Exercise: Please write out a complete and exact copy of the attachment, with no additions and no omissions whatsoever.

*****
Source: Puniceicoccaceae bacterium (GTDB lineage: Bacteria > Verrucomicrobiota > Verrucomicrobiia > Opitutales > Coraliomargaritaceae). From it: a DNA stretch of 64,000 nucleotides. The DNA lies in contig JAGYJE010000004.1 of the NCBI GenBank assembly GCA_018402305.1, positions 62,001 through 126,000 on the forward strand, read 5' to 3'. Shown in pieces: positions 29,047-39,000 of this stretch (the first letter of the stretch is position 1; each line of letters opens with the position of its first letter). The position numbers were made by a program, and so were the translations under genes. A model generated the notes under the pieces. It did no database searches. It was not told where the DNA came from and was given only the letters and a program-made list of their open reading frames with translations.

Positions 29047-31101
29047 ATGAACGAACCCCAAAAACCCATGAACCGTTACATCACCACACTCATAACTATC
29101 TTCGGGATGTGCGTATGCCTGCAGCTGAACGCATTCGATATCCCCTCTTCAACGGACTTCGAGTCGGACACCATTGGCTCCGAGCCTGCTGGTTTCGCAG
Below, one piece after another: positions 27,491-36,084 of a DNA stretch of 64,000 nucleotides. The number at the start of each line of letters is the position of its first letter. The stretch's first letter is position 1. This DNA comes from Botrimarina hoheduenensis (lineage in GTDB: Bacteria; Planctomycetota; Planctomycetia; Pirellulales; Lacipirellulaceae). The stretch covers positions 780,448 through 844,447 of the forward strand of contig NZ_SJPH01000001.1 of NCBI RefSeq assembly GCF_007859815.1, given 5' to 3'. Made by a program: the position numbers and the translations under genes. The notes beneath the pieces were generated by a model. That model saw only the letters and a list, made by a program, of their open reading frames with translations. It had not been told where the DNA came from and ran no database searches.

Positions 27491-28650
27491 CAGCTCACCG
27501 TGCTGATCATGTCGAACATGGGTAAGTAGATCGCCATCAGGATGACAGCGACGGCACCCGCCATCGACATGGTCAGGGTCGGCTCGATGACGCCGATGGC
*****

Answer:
Source: Puniceicoccaceae bacterium (GTDB lineage: Bacteria > Verrucomicrobiota > Verrucomicrobiia > Opitutales > Coraliomargaritaceae). From it: a DNA stretch of 64,000 nucleotides. The DNA lies in contig JAGYJE010000004.1 of the NCBI GenBank assembly GCA_018402305.1, positions 62,001 through 126,000 on the forward strand, read 5' to 3'. Shown in pieces: positions 29,047-39,000 of this stretch (the first letter of the stretch is position 1; each line of letters opens with the position of its first letter). The position numbers were made by a program, and so were the translations under genes. A model generated the notes under the pieces. It did no database searches. It was not told where the DNA came from and was given only the letters and a program-made list of their open reading frames with translations.

Positions 29047-31101
29047 ATGAACGAACCCCAAAAACCCATGAACCGTTACATCACCACACTCATAACTATC
29101 TTCGGGATGTGCGTATGCCTGCAGCTGAACGCATTCGATATCCCCTCTTCAACGGACTTCGAGTCGGACACCATTGGCTCCGAGCCTGCTGGTTTCGCAG
Below, one piece after another: positions 27,491-36,084 of a DNA stretch of 64,000 nucleotides. The number at the start of each line of letters is the position of its first letter. The stretch's first letter is position 1. This DNA comes from Botrimarina hoheduenensis (lineage in GTDB: Bacteria; Planctomycetota; Planctomycetia; Pirellulales; Lacipirellulaceae). The stretch covers positions 780,448 through 844,447 of the forward strand of contig NZ_SJPH01000001.1 of NCBI RefSeq assembly GCF_007859815.1, given 5' to 3'. Made by a program: the position numbers and the translations under genes. The notes beneath the pieces were generated by a model. That model saw only the letters and a list, made by a program, of their open reading frames with translations. It had not been told where the DNA came from and ran no database searches.

Positions 27491-28650
27491 CAGCTCACCG
27501 TGCTGATCATGTCGAACATGGGTAAGTAGATCGCCATCAGGATGACAGCGACGGCACCCGCCATCGACATGGTCAGGGTCGGCTCGATGACGCCGATGGC